Implementation on RISC Architectures

  • Richard Tolimieri
  • Myoung An
  • Chao Lu
Part of the Signal Processing and Digital Filtering book series (SIGNAL PROCESS)


A wide variety of DFT and convolution algorithms have been designed to optimize computations with respect to the number of arithmetic operations, especially multiplications. Blahut (1985) [1]offers an excellent survey of many algorithms designed using this methodology. Today, with the rapid advance in VLSI technology and the availability of high-speed and inexpensive floating-point processors, the time required to carry out a fixed-point addressing operation or a floating-point addition can effectively be the same as that for the floating-point multiplication. Some advanced architectures have these functional units working in parallel, with multiple operations realized in one or a few cycles at the same time. Traditional algorithm design of trading multiplications for additions, therefore, is not only ineffective but can result in a significant decrease in performance.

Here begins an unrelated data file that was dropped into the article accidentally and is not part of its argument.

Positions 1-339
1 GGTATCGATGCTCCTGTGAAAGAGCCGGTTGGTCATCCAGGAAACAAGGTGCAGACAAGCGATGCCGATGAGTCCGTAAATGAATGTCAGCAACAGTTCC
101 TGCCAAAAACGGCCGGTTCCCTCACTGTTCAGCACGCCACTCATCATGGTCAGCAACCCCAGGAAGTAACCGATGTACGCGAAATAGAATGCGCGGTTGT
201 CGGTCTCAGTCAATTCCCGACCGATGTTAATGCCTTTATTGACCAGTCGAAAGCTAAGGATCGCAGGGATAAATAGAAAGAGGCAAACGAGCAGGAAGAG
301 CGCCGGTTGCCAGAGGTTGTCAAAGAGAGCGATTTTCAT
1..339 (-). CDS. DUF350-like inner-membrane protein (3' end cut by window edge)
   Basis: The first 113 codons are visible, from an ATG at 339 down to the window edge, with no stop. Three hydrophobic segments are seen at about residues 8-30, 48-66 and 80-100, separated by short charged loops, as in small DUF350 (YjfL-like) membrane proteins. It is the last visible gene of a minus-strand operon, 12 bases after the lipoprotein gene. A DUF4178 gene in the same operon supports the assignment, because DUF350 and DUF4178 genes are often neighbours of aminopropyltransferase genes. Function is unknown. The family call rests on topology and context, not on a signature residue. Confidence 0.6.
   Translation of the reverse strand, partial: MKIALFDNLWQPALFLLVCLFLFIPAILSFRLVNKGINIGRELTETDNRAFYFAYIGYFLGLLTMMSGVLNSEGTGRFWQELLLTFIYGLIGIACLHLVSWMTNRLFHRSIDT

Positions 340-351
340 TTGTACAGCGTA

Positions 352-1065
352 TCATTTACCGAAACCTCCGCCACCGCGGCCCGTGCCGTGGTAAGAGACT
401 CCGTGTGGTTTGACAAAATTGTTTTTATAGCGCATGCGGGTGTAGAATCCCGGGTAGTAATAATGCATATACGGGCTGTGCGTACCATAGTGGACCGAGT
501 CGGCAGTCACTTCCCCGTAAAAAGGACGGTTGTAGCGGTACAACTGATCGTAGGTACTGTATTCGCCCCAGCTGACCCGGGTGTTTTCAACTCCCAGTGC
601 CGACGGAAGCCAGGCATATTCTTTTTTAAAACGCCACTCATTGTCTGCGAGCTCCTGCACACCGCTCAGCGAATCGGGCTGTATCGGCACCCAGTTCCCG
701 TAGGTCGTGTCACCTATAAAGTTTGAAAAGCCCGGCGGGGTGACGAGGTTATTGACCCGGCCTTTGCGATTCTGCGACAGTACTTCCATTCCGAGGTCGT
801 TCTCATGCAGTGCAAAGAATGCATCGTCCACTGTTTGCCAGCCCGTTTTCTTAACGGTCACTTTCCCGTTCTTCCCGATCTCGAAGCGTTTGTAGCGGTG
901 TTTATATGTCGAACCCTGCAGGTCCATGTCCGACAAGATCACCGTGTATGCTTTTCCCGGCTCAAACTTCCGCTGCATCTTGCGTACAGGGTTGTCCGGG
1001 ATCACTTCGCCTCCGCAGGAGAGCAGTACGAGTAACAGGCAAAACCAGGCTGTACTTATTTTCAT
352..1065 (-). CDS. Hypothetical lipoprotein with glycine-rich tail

Discrete Fourier Transform Data Cache Assembly Code Intel I860 Machine Cycle 
These keywords were added by machine and not by the authors. This process is experimental and the keywords may be updated as the learning algorithm improves.


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Copyright information

© Springer Science+Business Media New York 1997

Authors and Affiliations

  • Richard Tolimieri
    • 1
  • Myoung An
    • 2
  • Chao Lu
    • 3
  1. 1.Department of Electrical EngineeringCity College of CUNYNew YorkUSA
  2. 2.A.J. Devaney AssociatesAllstonUSA
  3. 3.Department of Computer and Information SciencesTowson State UniversityTowsonUSA

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